There are 3 general coffee processing methods: Washed Process, Natural Process, and Pulped Natural Process.
Coffee cherries are put through a pulping machine, removing the skin of the cherry, leaving only the pulp attached to the coffee bean. The coffee beans are then placed in water to ferment for 24-48 hours. Following this initial soaking, any residual mucilage that hasn’t yet fallen off is then washed off. After the coffee has been washed clean, it’s then placed on raised sun beds and allowed to dry in the sun for one week. Coffee processed in this method typically possesses clean, high detectable levels of acidity and transparent complexity in the cup.
Also known as “dry processing”, the natural process is the oldest and the most traditional way of processing coffee. Originating back to Ethiopia and Yemen, after the coffee cherries are harvested, they are placed whole on to sunbeds and sun patios to dry. Coffee processed naturally have gained notoriety over the years due to the signature high viscosity body detected in the coffees processed by this particular processing method. In contrast to the “bright” characteristics found in wet processed coffees, naturally processed coffees present a more rounded acidity and unique complexity.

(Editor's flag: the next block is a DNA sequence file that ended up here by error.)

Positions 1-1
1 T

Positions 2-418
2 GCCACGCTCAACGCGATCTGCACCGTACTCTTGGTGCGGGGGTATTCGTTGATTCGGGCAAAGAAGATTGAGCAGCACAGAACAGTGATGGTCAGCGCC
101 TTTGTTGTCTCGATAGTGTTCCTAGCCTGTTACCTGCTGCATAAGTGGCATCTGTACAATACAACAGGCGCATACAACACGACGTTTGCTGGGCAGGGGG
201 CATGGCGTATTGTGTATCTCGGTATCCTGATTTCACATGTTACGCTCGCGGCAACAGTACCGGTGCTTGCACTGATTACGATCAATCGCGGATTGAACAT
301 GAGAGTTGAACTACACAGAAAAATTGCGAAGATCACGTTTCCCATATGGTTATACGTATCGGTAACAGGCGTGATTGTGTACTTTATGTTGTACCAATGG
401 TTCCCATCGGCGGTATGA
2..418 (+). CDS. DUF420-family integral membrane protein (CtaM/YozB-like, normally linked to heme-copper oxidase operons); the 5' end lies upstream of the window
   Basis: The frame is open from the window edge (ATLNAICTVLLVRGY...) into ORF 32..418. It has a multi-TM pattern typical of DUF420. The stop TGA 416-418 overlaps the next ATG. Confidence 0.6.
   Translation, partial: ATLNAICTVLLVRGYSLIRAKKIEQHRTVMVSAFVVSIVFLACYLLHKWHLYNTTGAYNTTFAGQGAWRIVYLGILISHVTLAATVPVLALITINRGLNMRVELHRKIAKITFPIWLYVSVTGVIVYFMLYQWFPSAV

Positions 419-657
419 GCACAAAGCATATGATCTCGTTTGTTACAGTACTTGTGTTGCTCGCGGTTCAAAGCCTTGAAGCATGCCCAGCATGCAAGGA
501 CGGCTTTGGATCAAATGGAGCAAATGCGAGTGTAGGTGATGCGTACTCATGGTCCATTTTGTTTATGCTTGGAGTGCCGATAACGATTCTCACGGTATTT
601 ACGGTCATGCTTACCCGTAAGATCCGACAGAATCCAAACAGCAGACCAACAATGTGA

Pulped Natural Process
Also known as “honey processing”, pulped natural processing is often the most difficult and demanding process to execute. The coffee cherries are first pulped, leaving just the mucilage attached to the bean. The beans are spread out evenly onto large drying tables and are allowed to dry for 1-2 weeks with the mucilage still attached to the bean. This particular process is highly practiced in Brazil and several regions of Central America. Variations include white, yellow, and red styles, which are defined by the percentage of the skin or mucilage left behind after pulping, and allowing to remain attached to the beans while drying. Honey processed coffees typically have a high viscosity body and are acclaimed for their low to mild balanced levels of acidity.